Bill Thurston cut hay and built fences for many Nebraska ranches, working with his well-mannered team of horses, and this year the 82-year-old Hyannis native is being honored with an induction into the Nebraska Sandhills Cowboy Hall of Fame.
William E. “Bill” Thurston was born May 17, 1938 to Gene and Polly Thurston. He was the eldest of their four kids, Bill, John, Joy and Marilyn. He attended school in Hyannis, and finished his last three years of high school in Curtis, graduating in 1956.
He competed at rodeos from a young age, starting with Little Britches and competing in the very first National High School Rodeo Finals in Harrison, Nebraska. He went on to win the broc riding in his home town of Hyannis at age 16 before settling down to raise a family and start his lifetime of ranching.
On June 29, 1958 he married Twyla Marsh and together they had three children: Kathy, Skeeter and John.
Right after their marriage, Thurston, went to work mowing and bunching hay on the Dumb Bell Ranch with Elmer Treat. That fall Bill and Twyla moved to the Abbott Graham Ranch north of Ashby, where he worked with all of the Abbott ranches for the next eight years.
While there, he was the president of the North Ashby School Board. Then, the young family moved to Ashby, where Thurston started his hay and fence contracting business. Contracting hay jobs for the JHL, Finnegans, Abbotts and other various ranches. He was also a member of the rifle shooting club in Ashby.
In 1971, Bill and Twyla moved to their present home in Hyannis. He continued to do contract haying, all the time using a team of horses on the slacker, the dump rakes and occasionally using them on the four-horse sweep.
It was also during this time that Thurston contracted fencing at the Star, the Joy, for Steve Sterns, Monahans, Sid Thurston, the Dumb Bell and various other ranches, at times running two fencing wagons. During the winter for several years, he could be found across the meadow northwest of Hyannis feeding Minor’s calves with his four-horse team. He spent one winter breaking draft colts at the Ravenscroft ranch near Valentine.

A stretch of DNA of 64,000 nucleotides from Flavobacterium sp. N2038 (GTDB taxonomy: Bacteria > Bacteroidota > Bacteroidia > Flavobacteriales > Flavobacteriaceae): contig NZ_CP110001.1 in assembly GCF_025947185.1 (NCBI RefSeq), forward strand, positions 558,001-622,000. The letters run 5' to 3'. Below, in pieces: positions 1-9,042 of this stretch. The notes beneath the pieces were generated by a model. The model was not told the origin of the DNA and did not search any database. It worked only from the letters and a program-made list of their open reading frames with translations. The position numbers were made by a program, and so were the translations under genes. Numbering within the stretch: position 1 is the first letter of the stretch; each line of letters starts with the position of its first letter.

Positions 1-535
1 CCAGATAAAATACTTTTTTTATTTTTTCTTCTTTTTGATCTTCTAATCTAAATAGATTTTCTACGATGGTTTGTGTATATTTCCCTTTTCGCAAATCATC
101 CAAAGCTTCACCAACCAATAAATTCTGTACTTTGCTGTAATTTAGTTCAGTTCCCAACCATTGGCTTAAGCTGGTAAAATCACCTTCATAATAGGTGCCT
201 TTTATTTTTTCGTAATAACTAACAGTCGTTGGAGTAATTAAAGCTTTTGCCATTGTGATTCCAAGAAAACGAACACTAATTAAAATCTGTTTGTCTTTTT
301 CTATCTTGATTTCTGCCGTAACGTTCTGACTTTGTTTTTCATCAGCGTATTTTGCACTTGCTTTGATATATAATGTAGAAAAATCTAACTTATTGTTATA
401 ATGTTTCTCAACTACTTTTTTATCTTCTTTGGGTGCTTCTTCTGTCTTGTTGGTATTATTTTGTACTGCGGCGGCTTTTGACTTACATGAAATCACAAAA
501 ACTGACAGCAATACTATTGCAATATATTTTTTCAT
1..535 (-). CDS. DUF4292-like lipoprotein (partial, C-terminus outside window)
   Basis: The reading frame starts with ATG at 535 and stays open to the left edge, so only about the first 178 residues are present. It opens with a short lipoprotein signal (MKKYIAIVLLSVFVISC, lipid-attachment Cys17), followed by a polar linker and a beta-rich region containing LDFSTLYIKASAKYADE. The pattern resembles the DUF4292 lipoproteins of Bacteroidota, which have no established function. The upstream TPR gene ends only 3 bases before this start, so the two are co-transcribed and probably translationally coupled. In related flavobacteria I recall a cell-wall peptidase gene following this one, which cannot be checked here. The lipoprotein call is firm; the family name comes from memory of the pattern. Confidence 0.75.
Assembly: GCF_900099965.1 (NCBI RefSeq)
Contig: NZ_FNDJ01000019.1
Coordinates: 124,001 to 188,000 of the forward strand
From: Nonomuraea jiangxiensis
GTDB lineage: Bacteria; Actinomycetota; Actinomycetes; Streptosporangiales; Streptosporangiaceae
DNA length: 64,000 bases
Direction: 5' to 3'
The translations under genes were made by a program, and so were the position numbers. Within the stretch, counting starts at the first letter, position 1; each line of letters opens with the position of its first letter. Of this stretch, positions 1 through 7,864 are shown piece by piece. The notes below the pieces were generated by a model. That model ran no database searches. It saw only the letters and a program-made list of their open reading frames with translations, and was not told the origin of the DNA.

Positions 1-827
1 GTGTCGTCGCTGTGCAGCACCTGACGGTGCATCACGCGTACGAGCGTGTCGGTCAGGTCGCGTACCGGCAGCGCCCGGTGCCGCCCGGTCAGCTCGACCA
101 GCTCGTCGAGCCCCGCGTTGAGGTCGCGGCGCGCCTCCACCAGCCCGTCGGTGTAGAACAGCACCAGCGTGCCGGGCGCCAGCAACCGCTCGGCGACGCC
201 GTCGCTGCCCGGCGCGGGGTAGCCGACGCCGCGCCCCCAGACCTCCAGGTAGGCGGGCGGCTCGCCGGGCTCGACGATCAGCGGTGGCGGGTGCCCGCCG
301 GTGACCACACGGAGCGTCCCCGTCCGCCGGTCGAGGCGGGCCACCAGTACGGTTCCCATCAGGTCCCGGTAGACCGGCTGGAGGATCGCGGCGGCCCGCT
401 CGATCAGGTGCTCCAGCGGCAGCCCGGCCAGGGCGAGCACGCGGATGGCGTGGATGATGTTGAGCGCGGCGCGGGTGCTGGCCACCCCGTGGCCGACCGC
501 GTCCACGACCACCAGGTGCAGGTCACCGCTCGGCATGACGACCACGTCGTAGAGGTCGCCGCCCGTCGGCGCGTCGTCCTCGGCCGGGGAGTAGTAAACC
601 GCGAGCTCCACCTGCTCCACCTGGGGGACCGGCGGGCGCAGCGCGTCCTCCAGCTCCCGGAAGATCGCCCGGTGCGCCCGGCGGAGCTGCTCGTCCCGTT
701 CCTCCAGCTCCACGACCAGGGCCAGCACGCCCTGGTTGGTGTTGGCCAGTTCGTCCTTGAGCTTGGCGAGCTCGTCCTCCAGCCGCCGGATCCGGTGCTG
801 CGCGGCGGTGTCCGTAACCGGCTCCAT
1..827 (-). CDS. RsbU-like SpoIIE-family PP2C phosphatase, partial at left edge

In 1978-79, he managed the Spike Box Ranch north of Mullen, enduring one of the worst winters on record.
After moving back to Hyannis he continued contract haying and fencing for ranches including the Dumb Bell, Monahans, Sibbitts, Abbotts and Pete Becker.
In 1998 he leased the home ranch that belonged to his parents and then in 2008 he purchased the ranch. He continues to run the ranch as a cow/calf operation, with the help of his daughter Kathy, her husband Dan and their children Josh, Alisha and Kaci.
As a teamster, Thurston competed in team pulling events around the area, mostly with his team Roscoe and Robin. With these two horses he was always in the top three placings, even with the professional teams from Iowa. However, the thing he was most proud of with this team was all the teamster and sportsmanship awards he received for having not only a good pulling team but one that was very well mannered.
Thurston broke many saddle horses and teams back in the day when horses were used for pretty much everything.
Although he won numerous awards in rodeo, his proudest moments came from his children’s accomplishments. His daughter Kathy played on the Torrington Lancers volleyball team that played in the NJCAA National tournament in Baltimore, Maryland. Skeeter was the 1978 Nebraska High School Rodeo Finals Champion Saddle Bronc Rider, and John was the 1981 Nebraska High School Rodeo Finals All Around Champion.
Skeeter and John both qualified for the National High School Rodeo Finals. Skeeter went on to qualify for the National College Finals four years in a row and also qualified for the PRCA National Finals Rodeo six times in saddle bronc riding.
Eight of Bill’s eleven grandkids — Jordan, Ace, Colby, Brady, Wyatt, Zeke, Sam and Tess all qualified for either the National High School Finals, the National College Finals or both. Jordan was a two-time National College World Champion Goat Tier, and Zeke was the 2016 and 2019 PRCA World Champion Saddle Bronc Rider.
For 40 years, Thurston was a fixture at the rough stock out gate at any rodeo held at the Hyannis Fairgrounds - from high school events to amateur, to the old timers rodeo. For his services he was awarded life-time admission to any rodeo held at the fairgrounds.
While these are great accomplishments the thing that he is most proud of is that all 11 of his grandkids can saddle a horse, mount up and work cattle with the best of them.